And that small chartreuse shrub the O’Neill’s gave me, as an apology for running over all the marigolds when they drove up the driveway that fall two years ago… That shrub was literally growing underneath the almond tree. We took it out and planted it at the rounded corner of the new bed. It looked instantly happy. One part is dark green and one part chartreuse. The dark green part got no sun as it was growing inside the almond tree. But what a lovely fragrant warm shelter that must have been! Now it looks happy but a bit startled, growing there by itself, having suddenly all this space and air and sun. The Helleborus looking dark green and shiny. Glad to be out from the frizzled hydrangea leaves and flowers. Suddenly the whole bed got even larger, wider, everything inside it loomed big and happy and I almost heard all the little plants and shrubs and flowers whisper to me…. “Thank You.”
So I walked out this morning to admire the new bed. I walked around in the almost dark. Drinking my coffee. Feeling the moon high above me like an amber halo. I think it was sighing, singing, breathing, watching me. The smoky amber clouds floating in and out of the moon face. No cars no dogs no people out, so I could wander up and down the street, looking at my lovely new flower bed, staring up at my five-year old maple, that really, I have not looked at too closely the last five years. It is getting tall and wide and finally looks like a tree. Filling in just a little bit the space left behind by the thirty-foot Elm that had to go.
I see its leaves are turning amber too. Amber and orange and mahogany. The too hot too cold too frosty too rainless too sunless early fall has kept so many leaves green. But here and there you see deep red, startling yellow, lemony and orange and reddish things like something on your kitchen counter, like something jumping out of a bag like something out of a crazy cartoon.
Life is like a cartoon really. The bad guys all around. Beating and screaming and throttling and pounding and punching everything in sight. Bombs fires floods hailstorms and tsunamis. Guns everywhere. I wonder if today I will get shot.
Tom sent me a book the other day. It came in a big brown envelope. I heard the UPS driver toss it on the doorstop where it made a big thud. I went out to look and it was so big and brown and strange-looking. I don’t get too many parcels. The first thing I thought. Was it a bomb? It had no return address. It wasn’t my birthday or a holiday. I didn’t order anything. It was a while before I opened it.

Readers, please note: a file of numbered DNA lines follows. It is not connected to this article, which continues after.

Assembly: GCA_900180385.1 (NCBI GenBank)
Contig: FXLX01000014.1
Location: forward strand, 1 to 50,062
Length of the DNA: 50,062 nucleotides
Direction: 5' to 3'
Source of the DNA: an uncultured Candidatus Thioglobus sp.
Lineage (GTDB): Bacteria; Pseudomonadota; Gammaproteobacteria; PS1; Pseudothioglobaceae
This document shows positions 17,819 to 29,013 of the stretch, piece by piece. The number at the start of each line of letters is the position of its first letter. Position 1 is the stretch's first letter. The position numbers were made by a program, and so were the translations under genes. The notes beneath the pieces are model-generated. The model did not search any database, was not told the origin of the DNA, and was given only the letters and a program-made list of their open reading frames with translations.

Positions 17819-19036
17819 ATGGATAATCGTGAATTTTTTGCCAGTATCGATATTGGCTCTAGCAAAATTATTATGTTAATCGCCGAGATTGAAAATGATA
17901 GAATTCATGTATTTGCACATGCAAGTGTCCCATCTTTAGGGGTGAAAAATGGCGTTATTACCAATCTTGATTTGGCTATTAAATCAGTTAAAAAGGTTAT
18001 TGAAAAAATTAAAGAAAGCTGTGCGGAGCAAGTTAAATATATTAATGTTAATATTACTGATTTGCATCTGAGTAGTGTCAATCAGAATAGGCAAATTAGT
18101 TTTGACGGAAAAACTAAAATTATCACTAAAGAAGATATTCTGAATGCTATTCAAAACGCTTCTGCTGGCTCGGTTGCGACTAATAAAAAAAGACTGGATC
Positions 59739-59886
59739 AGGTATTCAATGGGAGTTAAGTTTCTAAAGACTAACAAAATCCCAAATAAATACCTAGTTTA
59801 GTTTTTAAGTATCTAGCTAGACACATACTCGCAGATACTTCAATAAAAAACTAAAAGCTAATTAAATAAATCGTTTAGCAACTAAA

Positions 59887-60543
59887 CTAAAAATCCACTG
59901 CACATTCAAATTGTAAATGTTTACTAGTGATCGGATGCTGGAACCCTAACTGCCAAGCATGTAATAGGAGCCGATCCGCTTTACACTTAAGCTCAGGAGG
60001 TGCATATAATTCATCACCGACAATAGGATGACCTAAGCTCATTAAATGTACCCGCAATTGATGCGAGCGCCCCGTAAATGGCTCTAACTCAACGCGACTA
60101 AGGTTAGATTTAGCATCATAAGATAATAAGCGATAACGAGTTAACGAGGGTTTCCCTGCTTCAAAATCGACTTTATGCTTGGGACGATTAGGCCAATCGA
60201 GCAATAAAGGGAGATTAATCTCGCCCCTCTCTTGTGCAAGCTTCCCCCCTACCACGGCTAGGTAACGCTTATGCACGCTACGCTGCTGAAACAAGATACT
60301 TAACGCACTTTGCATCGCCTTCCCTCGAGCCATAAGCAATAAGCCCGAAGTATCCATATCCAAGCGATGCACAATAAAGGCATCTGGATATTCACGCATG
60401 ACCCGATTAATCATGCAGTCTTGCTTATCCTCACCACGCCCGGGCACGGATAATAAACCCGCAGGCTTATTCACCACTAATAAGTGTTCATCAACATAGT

It was a book. “Flame”. Of Leonard Cohen drawings, lyrics and poems. I wonder where Leonard Cohen is now. I always wondered where Leonard Cohen was whenever I heard him singing. Songs like ” Dance me to the End of Love”, “A Thousand Kisses Deep”….. “Blue Raincoat”….. I wonder where he is now that he’s dead. I think I would just about follow Leonard Cohen anywhere he went.
The light came too quickly and the soothing darkness fading, the moon wandering off to someplace more interesting. Time to go in and sweep and dust and air out something. The temperature is in the 50’s and there is time still to do things before the raging winds come. The snows. Maybe.
I noticed the other day that the park across the street smells like marzipan. I am not sure where it is coming from. The goldenrod is gone as are the Black-eyed Susans. But there are masses of tiny asters in pink and lavender and white and deep purple. The pink anemones in front of the park hung on and on. Long after mine were gone. The white Honorine Joberts are everywhere Also masses of pink roses. The small low to the ground shrubby ones with no smell. The fake ones but they still look pretty. I noticed the gardeners in the park (if you can call them gardeners) cut down all the irises… the fall ones that were blooming so beautifully! So many people go out and cut things down that are still blooming, still growing, still unfurling. All to make things neat and tidy, short and narrow, uncluttered and straight. A garden is not a house and should not be neat and tidy and clipped to pieces.
One major thing happened in my garden this September that made me want to leave again. The gardeners (butchers) who work for my next door neighbors destroyed my Actinidia Kolomikta vine. I was out wandering early one morning in September enjoying the newly bought chrysanthemums, the pots of late summer flowers, the still green manicured grass, the leafiness of all the shrubs and trees, but felt a large emptiness even though it was 6:30 am. And then I saw, or didn’t see… the large beautifully tangled branches of the vine that spilled over to the other side…Gone, cut off ,decimated. All those lush still green variegated leaves gone. They actually shoved their grubby murderous hands over the fence into the top space of my yard and cut that part completely off. Butchered it. Leaving one long dangling branch that hung down painfully, mournfully, holding on to nothing. Swaying there, dangling in mid-air like a dead snake.
Part of the vine was growing gently through the branches of my Serviceberry tree and they butchered that too. They must have leaned way over their ladders to my side of the fence and yanked it out so it would not.. What? I don’t even know how a gardener could be that stupid.. that insensitive that ….. dull… that unknowing. Torpid. It feels so… Torpid.
I now see the electric poles and wires, my neighbor’s massively wide and looming brick McMansion, their basketball hoops, their huge plasma TV. At night when I wander around I can see what program they are watching. Who wants to watch television in a garden?
That shrub took twenty years to grow that tall and lush. And finally, just a few years ago it started to produce those magic leaves. At first green and white then an almost silver and then rose pink. The colors splashed on like soft and weathered paint. Then the flowers came! Masses and masses of tiny, white fragrant flowers more enthralling even than Lilies of the Valley. All gone now. Some gardeners are butchers and some neighbors are not worth having.
My anger after four weeks is almost gone. Until I go out in the garden and look up and see no old and gracious gnarly vine. Twenty years of growth and beauty destroyed.
That’s why it’s best to wander in your robe in the dark under the night sky under the twinkling stars smelling marzipan from across the street. In the dark when your neighbor’s naked house is covered in mist and it’s just you you you and the moon and the sleeping birds in the big fat bushes someone planted almost a hundred years ago.